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I have added another handy tool to the Construction Plus Toolbar. This tool allows the user to successively select a group or component instance and get its overall dimensions (bounding box dimensions).

There has been a Get Dimensions tool  Ruby script around forever and I have used it a lot. It’s very handy. But it had the following shortcomings:

  1. The tool had no icon. You had to access the Tool menu to select it.
  2. The script was not implemented as a Tool class which means you could only use it once and then had to select it again.
  3. The dimensions were provided in an annoying message box which the user had to close each time.
  4. The tool didn’t provide the definition name of the selected group or component instance.

How Get Dimesnions tool is used.These missing or annoying features have all been implemented or fixed in this tool. The tool icons and tool cursor have the image shown above right. The picture at left shows how this tool is used. Click on image to enlarge it and see the details. Notice that after selecting the Back Leg component instance that the tool remains active and will continue to remain active until another tool is selected. So you can examine a number of groups or component instances successively.

Two words of caution when using this tool:

  1. The reported Thickness will always be the smallest dimension. Width the next smallest dimension and Length the largest dimension. In some designs the Length is shorter than the width for grain direction purposes.
  2. Visually check your bounding box to see if it reflects your intended axis orientation. If not, use the Change Axis tool to correct it.

An error message will appear if you select an entity that is not a group or component instance. However, no such message will appear if you click in white space, that is, if you click on no entity at all.

Download Construction Plus Tools Including Get Dimensions

Download and save it in a folder of your choice; in Windows 7 that is usually the user’s Downloads folder. Using WinZip unzip the file, select all files and folders and Extract them to your Plugins folder.

Plugins Folder after extractiong file.When you have completed the extraction described in the previous paragraph your Plugins folder should have five new folders and six new files as shown in blue highlighted folder and files in the picture at right.

Upon opening SketchUp you will need to go to menu View/Toolbars and enable Construction Plus (not to be confused with Construction). This will display the Construction Plus toolbar on your desktop which you can position in the usual way.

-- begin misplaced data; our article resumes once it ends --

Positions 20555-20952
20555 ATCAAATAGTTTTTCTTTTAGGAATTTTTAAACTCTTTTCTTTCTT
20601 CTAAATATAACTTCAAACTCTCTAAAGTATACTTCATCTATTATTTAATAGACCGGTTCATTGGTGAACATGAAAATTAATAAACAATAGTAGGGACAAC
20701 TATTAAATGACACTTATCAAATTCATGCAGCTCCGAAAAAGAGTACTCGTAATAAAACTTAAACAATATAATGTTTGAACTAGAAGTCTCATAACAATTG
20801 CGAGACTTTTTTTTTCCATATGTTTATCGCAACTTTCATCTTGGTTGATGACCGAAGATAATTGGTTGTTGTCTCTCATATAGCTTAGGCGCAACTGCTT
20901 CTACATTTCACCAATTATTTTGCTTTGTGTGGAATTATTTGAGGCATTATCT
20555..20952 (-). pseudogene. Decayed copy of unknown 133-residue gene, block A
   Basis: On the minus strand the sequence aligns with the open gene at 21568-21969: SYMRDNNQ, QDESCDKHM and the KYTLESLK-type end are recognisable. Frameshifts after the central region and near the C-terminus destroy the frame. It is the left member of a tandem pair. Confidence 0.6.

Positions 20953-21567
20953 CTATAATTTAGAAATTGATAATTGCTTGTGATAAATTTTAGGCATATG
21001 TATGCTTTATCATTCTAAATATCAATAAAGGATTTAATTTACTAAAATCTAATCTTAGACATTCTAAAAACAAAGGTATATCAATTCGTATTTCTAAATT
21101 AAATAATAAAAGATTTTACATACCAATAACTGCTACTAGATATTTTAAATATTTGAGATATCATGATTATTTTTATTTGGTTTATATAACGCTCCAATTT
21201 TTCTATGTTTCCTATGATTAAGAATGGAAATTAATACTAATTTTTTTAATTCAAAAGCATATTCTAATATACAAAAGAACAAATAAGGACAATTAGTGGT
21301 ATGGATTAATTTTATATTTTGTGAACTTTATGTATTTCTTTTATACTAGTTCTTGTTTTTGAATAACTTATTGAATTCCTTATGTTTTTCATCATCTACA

Enjoy! And please report all problems to

Student's Shop Made RisersA student wrote me asking how he could make a SketchUp model that realistically represented a project he built in the shop. The project is a lampshade constructed of four L shaped risers and horizontal stretchers.

In the shop he started with four risers, each glued up to produce the L shape. He tied two sets of the risers together with a stretcher. The results are in the picture at left.

The student didn’t share his thoughts behind his question with me, so what follows is my interpretation of what he may have been thinking.

He may have wondered why the left and right sides of the L were not 90° to the sides. Being curious he may then have produced a SketchUp model, perhaps to answer his question. The SketchUp model produced desirable results as seen below right. Clearly all the side are right angles. He wondered why the difference and asked if I could produce a model that represented “reality” – i.e. the shop version.

Student's SketchUp ModelThe simple answer as to why these models are different is that he built the shop model and the SketchUp model differently. The shop model started with glue ups at right angles and roughly 1” on a side and 3/8” thick. He then made a compound cut to allow the risers to tilt inward in both the x and y direction.

The problem is that when you tilt the risers in both direction and then tie them together with a stretcher, which itself is tilted inward, you force the other side to point inward. Further, when you cut the L shape with a compound angle you produce a cross section that is not rectangular, but rather parallelogram in shape. You can see this nicely in the photo thanks to the glue lines. Click on the photo to enlarge it and look at the pieces joined together to form the L.